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THE RINSE CYCLE – Charing Cross Theatre, London.

xtn-500_quick-rinse-004.jpg.pagespeed.ic.0x1NNqu4urIn The Rinse Cycle, Unexpected Opera, the Theatre company that asks emerging opera singers to transform opera into an accessible, often hilarious, cabaret, mocks Wagner as only Wagner-fans can. That is, with a great deal of affection and some emotionally rich singing. There are some hammy moments, and occasionally the jokes fall flat, but on the whole Unexpected Opera have succeeded in turning Wagner’s 16-hour Ring Cycle into two hours of surreal, unexpected fun.

The story which spans the four operas that make up The Ring Cycle is somewhat ridiculous, but at the same time pretty exciting. There are water-nymphs, dwarfs, an all-powerful ring, incest, Gods and Goddesses and suicide. It’s the sort of story that gets reimagined in more modern epics like Lord of the Rings or Star Wars – a fact that’s not lost on Unexpected Opera, who make these pop-culture references. But 16-hours of Opera is probably more than anyone except a die-hard fan could handle. Unexpected Opera distil the Ring Cycle to its essential elements and give a sort of ‘best of’ selection of Wagner’s composition. They manage to both give a sense of the grandness of the tale, and convey some of the more subtle psychological themes which would be explored in more depth in the full-length operas. There’s even a brief mention of the leitmotifs – musical themes which guide the audience through Wagner’s drama and which help make his operas so memorable.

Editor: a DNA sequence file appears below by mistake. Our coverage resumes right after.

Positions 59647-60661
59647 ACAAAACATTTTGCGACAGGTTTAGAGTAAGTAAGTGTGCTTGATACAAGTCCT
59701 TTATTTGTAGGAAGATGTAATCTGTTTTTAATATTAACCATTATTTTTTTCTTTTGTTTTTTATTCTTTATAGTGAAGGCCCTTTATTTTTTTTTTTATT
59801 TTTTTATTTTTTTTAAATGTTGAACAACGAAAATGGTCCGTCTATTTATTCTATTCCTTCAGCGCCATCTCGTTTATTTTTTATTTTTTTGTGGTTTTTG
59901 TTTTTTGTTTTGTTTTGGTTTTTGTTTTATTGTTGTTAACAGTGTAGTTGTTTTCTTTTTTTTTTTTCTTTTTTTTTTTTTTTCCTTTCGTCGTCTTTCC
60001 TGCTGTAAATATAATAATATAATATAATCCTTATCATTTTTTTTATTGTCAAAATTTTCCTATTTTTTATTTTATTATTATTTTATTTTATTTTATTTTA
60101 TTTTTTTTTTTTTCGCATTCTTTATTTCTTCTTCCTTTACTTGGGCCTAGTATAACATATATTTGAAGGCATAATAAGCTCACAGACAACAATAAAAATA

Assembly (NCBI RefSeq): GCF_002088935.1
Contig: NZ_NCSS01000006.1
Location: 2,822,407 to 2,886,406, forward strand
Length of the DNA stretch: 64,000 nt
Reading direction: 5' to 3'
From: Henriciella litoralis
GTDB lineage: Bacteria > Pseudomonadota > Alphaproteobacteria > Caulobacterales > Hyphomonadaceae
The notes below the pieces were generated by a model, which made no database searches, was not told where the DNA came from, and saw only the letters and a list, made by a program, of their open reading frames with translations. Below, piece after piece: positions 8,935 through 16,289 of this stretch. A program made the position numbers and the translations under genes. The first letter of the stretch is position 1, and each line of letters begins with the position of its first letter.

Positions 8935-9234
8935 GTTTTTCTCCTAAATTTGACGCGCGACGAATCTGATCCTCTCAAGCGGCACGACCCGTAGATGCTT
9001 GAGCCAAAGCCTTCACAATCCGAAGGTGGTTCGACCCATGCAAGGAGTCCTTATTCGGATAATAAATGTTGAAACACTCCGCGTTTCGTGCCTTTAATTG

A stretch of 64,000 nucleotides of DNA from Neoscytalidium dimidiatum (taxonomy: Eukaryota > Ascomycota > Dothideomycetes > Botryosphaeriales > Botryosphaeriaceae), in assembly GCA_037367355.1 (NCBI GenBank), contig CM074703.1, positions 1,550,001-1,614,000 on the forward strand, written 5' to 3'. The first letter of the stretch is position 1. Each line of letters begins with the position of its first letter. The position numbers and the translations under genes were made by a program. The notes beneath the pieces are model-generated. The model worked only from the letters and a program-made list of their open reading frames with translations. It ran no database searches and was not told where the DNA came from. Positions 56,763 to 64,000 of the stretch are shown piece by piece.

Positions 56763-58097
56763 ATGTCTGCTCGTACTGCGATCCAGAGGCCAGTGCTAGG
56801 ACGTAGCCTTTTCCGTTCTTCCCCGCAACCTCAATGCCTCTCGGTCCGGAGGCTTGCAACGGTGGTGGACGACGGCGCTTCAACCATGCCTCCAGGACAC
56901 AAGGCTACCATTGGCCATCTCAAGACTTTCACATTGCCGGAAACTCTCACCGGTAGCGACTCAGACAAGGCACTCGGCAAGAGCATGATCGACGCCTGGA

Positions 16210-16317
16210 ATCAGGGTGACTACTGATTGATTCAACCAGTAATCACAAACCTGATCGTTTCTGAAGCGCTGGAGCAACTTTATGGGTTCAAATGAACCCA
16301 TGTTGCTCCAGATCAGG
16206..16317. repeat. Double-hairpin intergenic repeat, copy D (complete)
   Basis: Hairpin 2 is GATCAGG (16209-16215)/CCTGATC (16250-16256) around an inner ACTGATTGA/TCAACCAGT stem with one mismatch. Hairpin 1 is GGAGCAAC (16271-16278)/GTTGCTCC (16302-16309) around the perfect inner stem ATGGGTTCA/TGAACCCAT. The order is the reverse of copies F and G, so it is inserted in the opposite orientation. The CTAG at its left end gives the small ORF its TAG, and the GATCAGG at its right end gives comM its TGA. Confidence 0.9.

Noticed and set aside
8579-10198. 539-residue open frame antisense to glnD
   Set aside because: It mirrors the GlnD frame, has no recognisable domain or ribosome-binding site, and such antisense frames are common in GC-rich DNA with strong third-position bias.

The five singers, together with their able and enthusiastic pianist Kelvin Lim, relate the Ring Cycle story to us while simultaneously assuming the roles of out-of-work opera singers temporally running a patisserie/launderette. It’s all a bit silly and the first-level characters are rather clichéd. Harriet Williams especially has the unenviable task of playing the disgruntled wife of philandering Ronnie (Simon Thorpe). Her first-level character is a bit too familiar to be funny, and the jokes that play on the ‘awful wedded life’ trope tend to feel a bit awkward. However, the pantomime feel of the first-level story along with the frequent 4th-wall breaking are, on the whole, lots of fun. The faff about how one baritone is going to perform dwarf Alberich and god Wotan when the two appear in the same scene is predictable, but no less funny for it. Edward Hughes pulls off the quick switching between his aristocratic buffoon first-level character to delightfully exaggerated versions of his Wagnerian characters with panache. He’s also a charming tenor and not bad with glove puppets.

The cast often come into their own when they start to sing. Harriet Williams plays with dynamics to give lovely expression to her voice. Mari Wyn Williams, who keeps the audience engaged and entertained with her bright first-level character Hilda, sings the part of Valkyrie Brünnhilde with energy and emotion. But really, the whole cast do a fine job. It’s also evident in all their performances that they love what they’re doing, and that’s always great to see.

Perhaps there’s more in The Rinse Cycle for an opera fan to enjoy than for a complete novice. But, if you’re in any way intrigued by opera, then The Rinse Cycle will give you a taste, while at the same time exposing some of its foibles and removing its pretentions.

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Reviewed 19/02/16

By Andrea White
@AndieSuzanne

15th February – 12th March 2016
Charing Cross Theatre, London, WC2N 6NL.

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